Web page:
In mere hours three students will go before the SJB in a highly controversial hearing on their alleged participation in a political campaign. Alums have sprung into action, drafting a letter in solidarity with the defendants and quickly securing an impressive range of signatories. At the time of this post, more than 211 alumnae from class years spanning 1981-2013 have signed the call from countries all over the world. The full text of the letter and the signatures is below:
We, progressive Wesleyan alumni, are deeply distressed to learn of the mistreatment of current transgender students and allies on campus. We support the brave student activists who responded to their experience of marginalization by expressing themselves through de-gendering the bathrooms.
Transgender people face socially-sanctioned dehuminization and abuse, employment discrimination, threats and violence. Wesleyan’s perpetuation of this behavior is abhorrent and inconsistent with the values that the University fosters among its students, such as social justice, inclusivity, and community. In this and other actions of late we are witnessing an eroding of Wesleyan’s core values, and we are concerned about the current and future climate of a place we once held so dear.
If you’re a senior and you’re reading this: you’re too drunk or too tired to read this (or both). Go to bed. Otherwise, check out this big thingamajig that Raechel Rosen ’15 has put together, apparently with some inspiration from Dar Williams ’89:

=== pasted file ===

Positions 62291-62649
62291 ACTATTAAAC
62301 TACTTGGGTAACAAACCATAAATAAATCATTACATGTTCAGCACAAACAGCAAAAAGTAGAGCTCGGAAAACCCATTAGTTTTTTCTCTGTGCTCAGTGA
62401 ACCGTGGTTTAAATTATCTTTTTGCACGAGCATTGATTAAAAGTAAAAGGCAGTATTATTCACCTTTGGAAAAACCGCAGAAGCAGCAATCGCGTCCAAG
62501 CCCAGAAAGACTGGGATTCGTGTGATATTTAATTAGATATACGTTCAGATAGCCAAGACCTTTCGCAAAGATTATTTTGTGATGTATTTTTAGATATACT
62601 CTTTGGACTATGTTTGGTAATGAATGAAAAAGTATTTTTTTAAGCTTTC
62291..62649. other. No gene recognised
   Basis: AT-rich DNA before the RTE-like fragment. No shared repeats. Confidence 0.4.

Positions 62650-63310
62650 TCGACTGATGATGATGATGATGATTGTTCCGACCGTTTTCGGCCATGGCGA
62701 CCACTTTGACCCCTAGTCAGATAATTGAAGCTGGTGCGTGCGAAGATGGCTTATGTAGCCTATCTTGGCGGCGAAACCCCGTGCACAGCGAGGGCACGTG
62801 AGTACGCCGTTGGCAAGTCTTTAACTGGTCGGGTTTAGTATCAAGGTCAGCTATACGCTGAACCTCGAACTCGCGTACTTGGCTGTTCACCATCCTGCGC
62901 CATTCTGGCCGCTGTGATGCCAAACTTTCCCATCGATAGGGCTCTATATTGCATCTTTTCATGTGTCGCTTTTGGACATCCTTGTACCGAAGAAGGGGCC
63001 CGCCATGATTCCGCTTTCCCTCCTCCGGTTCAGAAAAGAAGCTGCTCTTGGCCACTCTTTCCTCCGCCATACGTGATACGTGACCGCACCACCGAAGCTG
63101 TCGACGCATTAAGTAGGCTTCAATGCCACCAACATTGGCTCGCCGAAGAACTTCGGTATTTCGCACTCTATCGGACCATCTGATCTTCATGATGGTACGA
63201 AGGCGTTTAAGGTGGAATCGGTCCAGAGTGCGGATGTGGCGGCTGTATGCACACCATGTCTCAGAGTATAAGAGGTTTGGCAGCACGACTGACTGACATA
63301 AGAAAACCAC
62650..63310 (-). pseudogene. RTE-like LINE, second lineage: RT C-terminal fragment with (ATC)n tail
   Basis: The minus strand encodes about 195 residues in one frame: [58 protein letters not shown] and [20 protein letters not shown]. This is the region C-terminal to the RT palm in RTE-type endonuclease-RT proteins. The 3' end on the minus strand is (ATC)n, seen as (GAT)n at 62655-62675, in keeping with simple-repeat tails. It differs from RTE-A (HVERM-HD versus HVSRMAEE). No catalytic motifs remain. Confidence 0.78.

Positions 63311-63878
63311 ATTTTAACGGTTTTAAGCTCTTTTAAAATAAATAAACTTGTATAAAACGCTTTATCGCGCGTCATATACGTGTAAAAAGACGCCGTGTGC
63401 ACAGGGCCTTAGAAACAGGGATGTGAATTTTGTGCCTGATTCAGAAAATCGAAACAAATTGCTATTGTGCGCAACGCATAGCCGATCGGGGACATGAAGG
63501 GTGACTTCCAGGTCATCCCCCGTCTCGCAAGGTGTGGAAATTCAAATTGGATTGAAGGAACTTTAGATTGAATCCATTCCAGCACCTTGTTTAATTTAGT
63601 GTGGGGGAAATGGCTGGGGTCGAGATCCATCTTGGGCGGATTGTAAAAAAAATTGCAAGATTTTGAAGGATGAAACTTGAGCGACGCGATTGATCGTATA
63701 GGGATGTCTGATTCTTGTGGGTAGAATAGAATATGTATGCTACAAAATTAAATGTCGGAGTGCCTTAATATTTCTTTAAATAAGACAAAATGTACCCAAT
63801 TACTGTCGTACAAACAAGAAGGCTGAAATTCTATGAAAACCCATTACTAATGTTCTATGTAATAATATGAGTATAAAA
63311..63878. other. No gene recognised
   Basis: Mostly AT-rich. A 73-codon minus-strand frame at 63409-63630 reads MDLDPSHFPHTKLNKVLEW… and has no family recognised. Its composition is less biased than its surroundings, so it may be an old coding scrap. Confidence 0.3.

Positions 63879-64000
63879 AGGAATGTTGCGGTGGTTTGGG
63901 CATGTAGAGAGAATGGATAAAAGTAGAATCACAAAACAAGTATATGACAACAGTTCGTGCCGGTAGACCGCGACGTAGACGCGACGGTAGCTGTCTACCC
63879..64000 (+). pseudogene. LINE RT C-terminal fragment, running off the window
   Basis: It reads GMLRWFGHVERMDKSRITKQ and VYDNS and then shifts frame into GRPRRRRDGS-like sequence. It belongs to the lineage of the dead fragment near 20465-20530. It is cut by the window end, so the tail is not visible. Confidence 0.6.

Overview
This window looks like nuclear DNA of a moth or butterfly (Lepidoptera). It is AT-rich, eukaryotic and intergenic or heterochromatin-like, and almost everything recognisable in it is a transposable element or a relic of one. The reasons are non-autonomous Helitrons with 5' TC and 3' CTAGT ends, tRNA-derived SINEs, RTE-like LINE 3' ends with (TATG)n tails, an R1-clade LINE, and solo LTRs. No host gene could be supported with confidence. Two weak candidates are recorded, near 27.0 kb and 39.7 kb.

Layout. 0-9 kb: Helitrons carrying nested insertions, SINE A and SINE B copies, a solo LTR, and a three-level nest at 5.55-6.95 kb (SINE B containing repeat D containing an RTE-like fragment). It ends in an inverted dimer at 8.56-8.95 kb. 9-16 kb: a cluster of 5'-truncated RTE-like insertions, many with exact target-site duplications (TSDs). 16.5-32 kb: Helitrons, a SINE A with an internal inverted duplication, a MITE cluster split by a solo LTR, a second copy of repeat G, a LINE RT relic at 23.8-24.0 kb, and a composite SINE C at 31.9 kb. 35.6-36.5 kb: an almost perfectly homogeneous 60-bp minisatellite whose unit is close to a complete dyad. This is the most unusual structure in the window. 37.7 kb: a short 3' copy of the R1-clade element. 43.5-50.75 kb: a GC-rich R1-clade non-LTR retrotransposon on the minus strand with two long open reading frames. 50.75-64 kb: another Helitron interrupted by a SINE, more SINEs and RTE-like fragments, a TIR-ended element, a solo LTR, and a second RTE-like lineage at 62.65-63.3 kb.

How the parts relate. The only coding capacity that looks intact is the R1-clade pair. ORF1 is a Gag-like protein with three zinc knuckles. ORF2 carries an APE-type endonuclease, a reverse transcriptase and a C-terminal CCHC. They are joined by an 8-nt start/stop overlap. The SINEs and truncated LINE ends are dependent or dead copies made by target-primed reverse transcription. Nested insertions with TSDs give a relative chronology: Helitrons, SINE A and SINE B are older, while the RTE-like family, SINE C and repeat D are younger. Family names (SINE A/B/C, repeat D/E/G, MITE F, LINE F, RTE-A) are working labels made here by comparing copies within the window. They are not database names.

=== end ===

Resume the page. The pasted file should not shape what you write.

Humanity Festival is a one-day musical celebration in solidarity
against bigotry, racism, and social divisions within a community.
Foss Hill. Saturday. 3:00 pm. Come dance,sing, discuss, and smile
- Amanda Palmer
- Don Minott (with Wesleyan student accompaniment including Matt
- Chillton, Leo Grossman, Zach Kantor, Angus Macdonald, and Jacob Masters)
- Jess Best, Mel Hsu & Sam Friedman
- Oz, Rhys Langston, & Izzy
Along with many talented spoken word artists. There will be time
between sets, called SOAP BOX, for members of the audience to say
their piece about the divisions present in the Wesleyan and greater
Sponsored by Gibson Guitars and the 1Love foundation.
Date: Tomorrow, April 13th
Time: 3 PM
Place: Foss Hill
Not long after Wesleyan’s own “Diversity University” panel followed on hateful remarks on the ACB and racial identification in Public Safety reports, Oberlin College is experiencing its share of diversity-related conflict.
The liberal arts college in Oberlin, OH, received reports this morning of “a person wearing a hood and robe resembling a KKK outfit between South and the Edmonia Lewis Center and in the vicinity of Afrikan Heritage House.” Shortly after, the college officially cancelled classes for the day, and students acted quickly to organize a “day of solidarity.”